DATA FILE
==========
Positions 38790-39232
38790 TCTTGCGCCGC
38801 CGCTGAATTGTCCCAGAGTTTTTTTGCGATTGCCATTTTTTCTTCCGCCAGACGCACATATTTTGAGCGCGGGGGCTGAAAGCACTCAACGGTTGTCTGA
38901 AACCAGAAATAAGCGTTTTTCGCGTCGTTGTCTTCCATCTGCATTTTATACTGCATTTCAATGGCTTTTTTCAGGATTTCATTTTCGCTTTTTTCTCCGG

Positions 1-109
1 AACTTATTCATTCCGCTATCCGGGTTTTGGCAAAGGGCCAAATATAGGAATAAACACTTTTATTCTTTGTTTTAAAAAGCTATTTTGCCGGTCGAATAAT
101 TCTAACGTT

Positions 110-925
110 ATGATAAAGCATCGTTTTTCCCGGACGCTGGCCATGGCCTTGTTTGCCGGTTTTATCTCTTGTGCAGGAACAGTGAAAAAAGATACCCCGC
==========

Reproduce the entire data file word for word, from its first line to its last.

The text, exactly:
Positions 38790-39232
38790 TCTTGCGCCGC
38801 CGCTGAATTGTCCCAGAGTTTTTTTGCGATTGCCATTTTTTCTTCCGCCAGACGCACATATTTTGAGCGCGGGGGCTGAAAGCACTCAACGGTTGTCTGA
38901 AACCAGAAATAAGCGTTTTTCGCGTCGTTGTCTTCCATCTGCATTTTATACTGCATTTCAATGGCTTTTTTCAGGATTTCATTTTCGCTTTTTTCTCCGG

Positions 1-109
1 AACTTATTCATTCCGCTATCCGGGTTTTGGCAAAGGGCCAAATATAGGAATAAACACTTTTATTCTTTGTTTTAAAAAGCTATTTTGCCGGTCGAATAAT
101 TCTAACGTT

Positions 110-925
110 ATGATAAAGCATCGTTTTTCCCGGACGCTGGCCATGGCCTTGTTTGCCGGTTTTATCTCTTGTGCAGGAACAGTGAAAAAAGATACCCCGC